Over the years (and frameworks) developers have come up with a myriad of tricks and techniques to speed up the process of getting the boilerplate code out of the way so they could focus on writing "the guts". Back when I was working in Codeigniter there were a million "starter kits" you could pull from git, but with no Composer yet there was no easy way to distribute updates and fixes. It also failed for me personally in that, as a developer, I found myself continually growing from project to project and so having to seek out new templates to build from that more closely matched my current ideas.
Laravel 4 came out with a great tool to help this problem with its generators. Now you could speed up the process of creating new classes by working from the commandline; Jeffrey Way's popular Generators package meant you could design a full table migration in much the same way. We could stay in the comfort of our command console and write our application with barely a look at our IDE...and yet.
Something was obviously still missing. Writing a large table from the commandline is not particularly enjoyable, and error prone. The generator stubs weren't configurable, meaning you had to extend the classes and overwrite the methods that read the stub files, and set up your own structure to store custom stubs, if you wanted to do things like extend all your models from a BaseModel and include a custom trait. After a while I found it was quicker to copy/paste an existing model than to `artisan make:model` and then open the file and do all the same editing every time.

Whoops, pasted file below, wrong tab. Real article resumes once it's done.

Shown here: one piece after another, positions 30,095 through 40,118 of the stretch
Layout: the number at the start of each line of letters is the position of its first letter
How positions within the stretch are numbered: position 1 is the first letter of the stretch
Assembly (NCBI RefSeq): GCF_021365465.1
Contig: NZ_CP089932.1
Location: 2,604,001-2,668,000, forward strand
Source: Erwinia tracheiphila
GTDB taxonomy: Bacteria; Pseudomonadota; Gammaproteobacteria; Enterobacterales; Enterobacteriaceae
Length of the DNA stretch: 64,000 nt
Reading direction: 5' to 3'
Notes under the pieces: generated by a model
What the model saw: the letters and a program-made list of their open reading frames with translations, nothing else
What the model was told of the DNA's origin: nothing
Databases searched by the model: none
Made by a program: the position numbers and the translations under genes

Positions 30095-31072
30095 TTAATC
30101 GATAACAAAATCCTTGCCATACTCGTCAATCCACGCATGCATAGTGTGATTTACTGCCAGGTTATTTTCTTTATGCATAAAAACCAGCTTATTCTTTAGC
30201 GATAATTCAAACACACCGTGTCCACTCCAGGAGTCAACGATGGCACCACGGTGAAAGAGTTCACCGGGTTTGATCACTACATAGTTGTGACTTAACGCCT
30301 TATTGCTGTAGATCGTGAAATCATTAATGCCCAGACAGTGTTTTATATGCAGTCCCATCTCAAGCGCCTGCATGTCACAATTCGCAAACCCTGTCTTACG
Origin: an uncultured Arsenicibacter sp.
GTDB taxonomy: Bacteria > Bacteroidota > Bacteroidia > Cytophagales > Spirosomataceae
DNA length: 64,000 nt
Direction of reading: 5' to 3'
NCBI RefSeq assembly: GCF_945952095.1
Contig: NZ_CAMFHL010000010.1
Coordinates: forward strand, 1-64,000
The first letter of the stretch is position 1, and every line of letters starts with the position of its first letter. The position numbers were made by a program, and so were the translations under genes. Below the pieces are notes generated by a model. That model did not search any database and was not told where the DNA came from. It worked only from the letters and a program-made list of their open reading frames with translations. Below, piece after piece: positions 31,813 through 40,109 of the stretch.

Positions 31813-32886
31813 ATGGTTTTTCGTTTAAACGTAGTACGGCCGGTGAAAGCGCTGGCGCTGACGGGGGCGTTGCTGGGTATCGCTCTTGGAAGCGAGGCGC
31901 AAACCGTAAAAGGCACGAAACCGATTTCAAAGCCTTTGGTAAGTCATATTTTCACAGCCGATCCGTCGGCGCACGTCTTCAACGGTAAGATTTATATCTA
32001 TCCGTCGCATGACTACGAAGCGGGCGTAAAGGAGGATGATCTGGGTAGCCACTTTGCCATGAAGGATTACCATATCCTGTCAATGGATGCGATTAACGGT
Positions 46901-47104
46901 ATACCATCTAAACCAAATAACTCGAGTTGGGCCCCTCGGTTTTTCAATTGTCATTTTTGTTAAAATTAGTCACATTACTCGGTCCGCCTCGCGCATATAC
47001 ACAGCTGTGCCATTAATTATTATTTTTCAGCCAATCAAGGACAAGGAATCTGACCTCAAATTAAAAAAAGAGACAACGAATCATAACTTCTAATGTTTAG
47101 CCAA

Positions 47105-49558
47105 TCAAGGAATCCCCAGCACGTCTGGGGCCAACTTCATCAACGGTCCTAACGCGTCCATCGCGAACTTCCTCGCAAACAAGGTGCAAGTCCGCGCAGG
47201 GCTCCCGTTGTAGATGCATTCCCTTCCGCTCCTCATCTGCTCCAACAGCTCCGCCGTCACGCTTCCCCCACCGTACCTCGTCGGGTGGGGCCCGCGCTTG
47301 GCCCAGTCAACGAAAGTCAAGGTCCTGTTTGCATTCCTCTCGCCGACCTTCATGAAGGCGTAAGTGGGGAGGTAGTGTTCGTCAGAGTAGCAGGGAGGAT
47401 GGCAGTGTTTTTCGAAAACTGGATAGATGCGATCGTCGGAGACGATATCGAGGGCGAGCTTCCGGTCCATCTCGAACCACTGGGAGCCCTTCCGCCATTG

This is where I hope Mahana Generator Scaffolding will step in and provide the missing pieces. While thinking over how I'd like to create this library, I came up with the following list of important features:
In my Perfect World™ I will be able to sit down in a meeting with an open editor and as a part of the note-taking process actually build out the Yaml configuration while interacting with the requesting parties, almost like a live BDD session. A few adjustments back at my desk, run the `generate` command, and my scaffolding is built and waiting for me to add the tests and services needed to run the business logic. Furthermore, for an agency that creates many very similar sites each year, I may already have a module level Yaml file that I can reuse instead of re-writing it all from scratch. This not only speeds up my work but will help to enforce consistencies in naming and style.
I also see another very big benefit from this sort of library in general - the ability to remove uncertainties from the workflow and so allow for better estimates. The more I can remove from the application build and put into a definable, repeatable process, the more I can get acceptance from the client or management side about the parts that are genuinely difficult to estimate because they *are* completely first-time runs. This isn't to say that we want to automate as much as we can for the sake of automation or removing the developer time, but rather that we would prefer to allow the developers to do what only they can do.
So, here is (at the time of writing) my PoC-beta attempt. To make things easier to try out, I have included a genscaffolding.yml file that includes variations on the options available. Tests and proper documentation will, of course, be forthcoming, but at the moment I am trying to avoid over-building until I can have some more interaction with the community about how they envision something like this might be used by their organization.
Thoughts on what direction this might take that would be beneficial to your work style welcome & greatly appreciated!